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Infectious by design: Urban Arts Space gallery magnifies behavior of smallest life-forms

'Stalled (Encroaching),' a work by Molly Burke 2013 composed of the medium porcelain on found object. Credit: Courtesy of Molly Burke

‘Stalled (Encroaching),’ a work by Molly Burke 2013 composed of
the medium porcelain on found object.
Credit: Courtesy of Molly Burke

Art and science might be divided in its academic curriculum, but one Ohio State exhibition has made biology its focus.

Three artists have combined their works to display the cohesion between them in a new exhibition coming to OSU’s Urban Arts Space this weekend.

“Repetition Isolation: The Abundance Within,” explores a number of semi-connected organic themes, including the human form, mortality and the smallest of life-forms.  

The exhibition is set to include mixed media installations, scultpture and drawings, said Bethany Haeseler, an assistant professor at SUNY Potsdam whose work is in the exhibition.

It was Haeseler’s idea to create an exhibition with Molly Burke and Danielle Johns. She has previously worked with both artists separately, but this is the first time they all will be showing their works together. Haeseler collaborated with Burke three other times, including a two-person exhibition at the Ohio Art League’ gallery in 2008, Haeseler said. This will be the second time she will exhibit with Johns. 

“This show is actually just the three of us showing works that I think correlate to each other,” said Burke, the assistant director of Graduate Studies at Columbus College of Art and Design. “We’re not actually collaborating on a specific piece.”

Burke has always explored specimens and cellular structures within her work.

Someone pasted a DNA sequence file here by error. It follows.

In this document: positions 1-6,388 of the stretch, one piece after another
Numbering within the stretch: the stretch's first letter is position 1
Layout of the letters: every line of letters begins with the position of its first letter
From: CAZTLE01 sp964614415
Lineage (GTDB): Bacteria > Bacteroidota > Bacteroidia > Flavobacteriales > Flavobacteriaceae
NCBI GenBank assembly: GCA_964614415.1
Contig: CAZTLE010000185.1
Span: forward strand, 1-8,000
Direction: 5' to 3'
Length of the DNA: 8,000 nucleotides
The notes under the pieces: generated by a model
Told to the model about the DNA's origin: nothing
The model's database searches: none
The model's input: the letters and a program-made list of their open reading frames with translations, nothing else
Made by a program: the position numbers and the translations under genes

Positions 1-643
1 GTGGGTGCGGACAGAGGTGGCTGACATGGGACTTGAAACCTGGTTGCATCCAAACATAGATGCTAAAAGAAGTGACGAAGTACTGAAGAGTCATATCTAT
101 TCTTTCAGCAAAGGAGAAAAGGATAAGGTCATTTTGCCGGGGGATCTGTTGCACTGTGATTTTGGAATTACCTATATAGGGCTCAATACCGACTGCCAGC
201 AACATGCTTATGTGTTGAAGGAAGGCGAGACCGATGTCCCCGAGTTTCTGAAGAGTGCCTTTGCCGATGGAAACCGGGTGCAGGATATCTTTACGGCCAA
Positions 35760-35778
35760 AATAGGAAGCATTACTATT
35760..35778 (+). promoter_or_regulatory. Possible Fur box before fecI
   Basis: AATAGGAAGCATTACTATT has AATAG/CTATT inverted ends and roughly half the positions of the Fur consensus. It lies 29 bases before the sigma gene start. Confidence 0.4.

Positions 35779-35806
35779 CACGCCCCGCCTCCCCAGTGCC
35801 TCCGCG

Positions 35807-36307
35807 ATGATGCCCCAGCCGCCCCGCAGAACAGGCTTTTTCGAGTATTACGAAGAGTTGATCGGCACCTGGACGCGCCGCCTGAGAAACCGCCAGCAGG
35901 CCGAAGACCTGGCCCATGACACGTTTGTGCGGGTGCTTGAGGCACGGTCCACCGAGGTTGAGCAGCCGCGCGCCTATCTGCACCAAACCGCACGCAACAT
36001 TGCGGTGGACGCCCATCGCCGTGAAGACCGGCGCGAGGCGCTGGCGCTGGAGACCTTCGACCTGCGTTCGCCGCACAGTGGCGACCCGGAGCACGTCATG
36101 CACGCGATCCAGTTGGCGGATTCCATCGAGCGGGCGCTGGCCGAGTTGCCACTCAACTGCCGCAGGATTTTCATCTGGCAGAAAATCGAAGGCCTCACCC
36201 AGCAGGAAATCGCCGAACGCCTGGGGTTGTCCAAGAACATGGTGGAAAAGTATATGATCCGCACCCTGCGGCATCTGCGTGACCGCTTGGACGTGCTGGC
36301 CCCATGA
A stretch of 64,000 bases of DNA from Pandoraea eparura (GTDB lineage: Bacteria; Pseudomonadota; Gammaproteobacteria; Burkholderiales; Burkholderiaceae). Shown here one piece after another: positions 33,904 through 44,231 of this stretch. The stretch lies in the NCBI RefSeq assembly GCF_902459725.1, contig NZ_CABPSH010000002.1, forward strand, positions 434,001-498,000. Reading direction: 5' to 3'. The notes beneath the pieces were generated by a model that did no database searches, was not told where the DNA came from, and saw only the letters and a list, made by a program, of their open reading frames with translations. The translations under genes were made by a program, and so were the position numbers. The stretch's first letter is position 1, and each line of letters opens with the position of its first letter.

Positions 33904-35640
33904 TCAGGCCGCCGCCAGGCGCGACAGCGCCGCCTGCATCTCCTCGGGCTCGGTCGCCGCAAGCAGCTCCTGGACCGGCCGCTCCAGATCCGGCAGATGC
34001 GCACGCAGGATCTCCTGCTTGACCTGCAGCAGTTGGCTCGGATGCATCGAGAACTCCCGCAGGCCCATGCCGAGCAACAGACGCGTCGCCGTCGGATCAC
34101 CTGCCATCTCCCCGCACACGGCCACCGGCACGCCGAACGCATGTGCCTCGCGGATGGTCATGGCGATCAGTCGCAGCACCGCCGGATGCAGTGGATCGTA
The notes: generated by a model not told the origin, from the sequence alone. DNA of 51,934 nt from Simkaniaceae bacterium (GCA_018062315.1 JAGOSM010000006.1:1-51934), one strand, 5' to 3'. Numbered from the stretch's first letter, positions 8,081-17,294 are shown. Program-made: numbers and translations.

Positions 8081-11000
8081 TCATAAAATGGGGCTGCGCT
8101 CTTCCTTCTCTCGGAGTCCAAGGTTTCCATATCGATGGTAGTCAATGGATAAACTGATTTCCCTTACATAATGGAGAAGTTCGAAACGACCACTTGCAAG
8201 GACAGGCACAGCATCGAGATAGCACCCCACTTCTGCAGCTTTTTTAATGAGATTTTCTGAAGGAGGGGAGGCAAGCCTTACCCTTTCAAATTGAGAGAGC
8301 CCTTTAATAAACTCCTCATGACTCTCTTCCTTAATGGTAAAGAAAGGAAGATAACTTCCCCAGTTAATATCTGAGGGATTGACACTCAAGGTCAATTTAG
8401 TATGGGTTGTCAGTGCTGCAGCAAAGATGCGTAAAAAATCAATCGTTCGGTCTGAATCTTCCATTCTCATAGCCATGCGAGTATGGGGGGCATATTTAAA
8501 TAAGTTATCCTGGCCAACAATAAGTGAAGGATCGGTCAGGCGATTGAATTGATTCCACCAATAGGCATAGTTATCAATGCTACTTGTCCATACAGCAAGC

“They usually mimic specimens and cellular structures and I think the isolation has to do with kind of … a sadness that occurs because a lot of these are about disease or things that are dying,” she said.

Though different in tone, that focus on the microscopic level draws similarities with both Haeseler’s and Johns’ work.

“Between the three of us, there is an interesting level conceptual overlap,” Haeseler said. “However, the resulting artwork is aesthetically very different … I realized that there was an opportunity to develop an exhibition that built on these commonalities while also emphasizing our individual strengths as artists.”

The exhibition features a combination of old works and new pieces which were created specifically for this show, Haeseler said. The women have been working on the exhibition for six months, said Johns, an adjunct professor of studio art at SUNY Potsdam.

Each artist also explored their ideas using non-traditional materials, including polyester fiber, Plasticine and Swarovski crystals. Ironically, it was these synthetic materials that helped the artists explore the behavior of life.

“(Burke)’s work often focuses on the abandonment of growths and colonies,” Haeseler said. “Over the years, my own work has become rather colorful and flamboyant. There’s a lot of abundance that demonstrates the overgrowth of cells at the peak of an infection. With the delicacy of her drawings and isolation of the figures, Danielle’s work ties everything together.”

Johns and Haeseler both said they want viewers to relate to the work and connect to the work emotionally.

“When a work of art moves you, it is one of the most incredible experiences,” Haeseler said. “Life is fragile. Don’t be afraid to be sentimental. Sometimes the body does things behind your back.”

The exhibition is set to be in the hallway of the Urban Arts Space that leads into the gallery beginning Saturday. It is slated to be on display until Nov. 15.

The Urban Arts Space is located in downtown Columbus, at 50 W. Town St. It is open Tuesday through Saturday from 11 a.m. to 6 p.m., with hours extended until 8 p.m. on Thursdays.

Admission is free.

One comment

  1. Hey! I was reading this article and I noticed an error or two. Try to not refer to Urban Arts Space as The Urban Arts Space, and when referring to the “hallway,” you may want to mention that it is called City Center Gallery.


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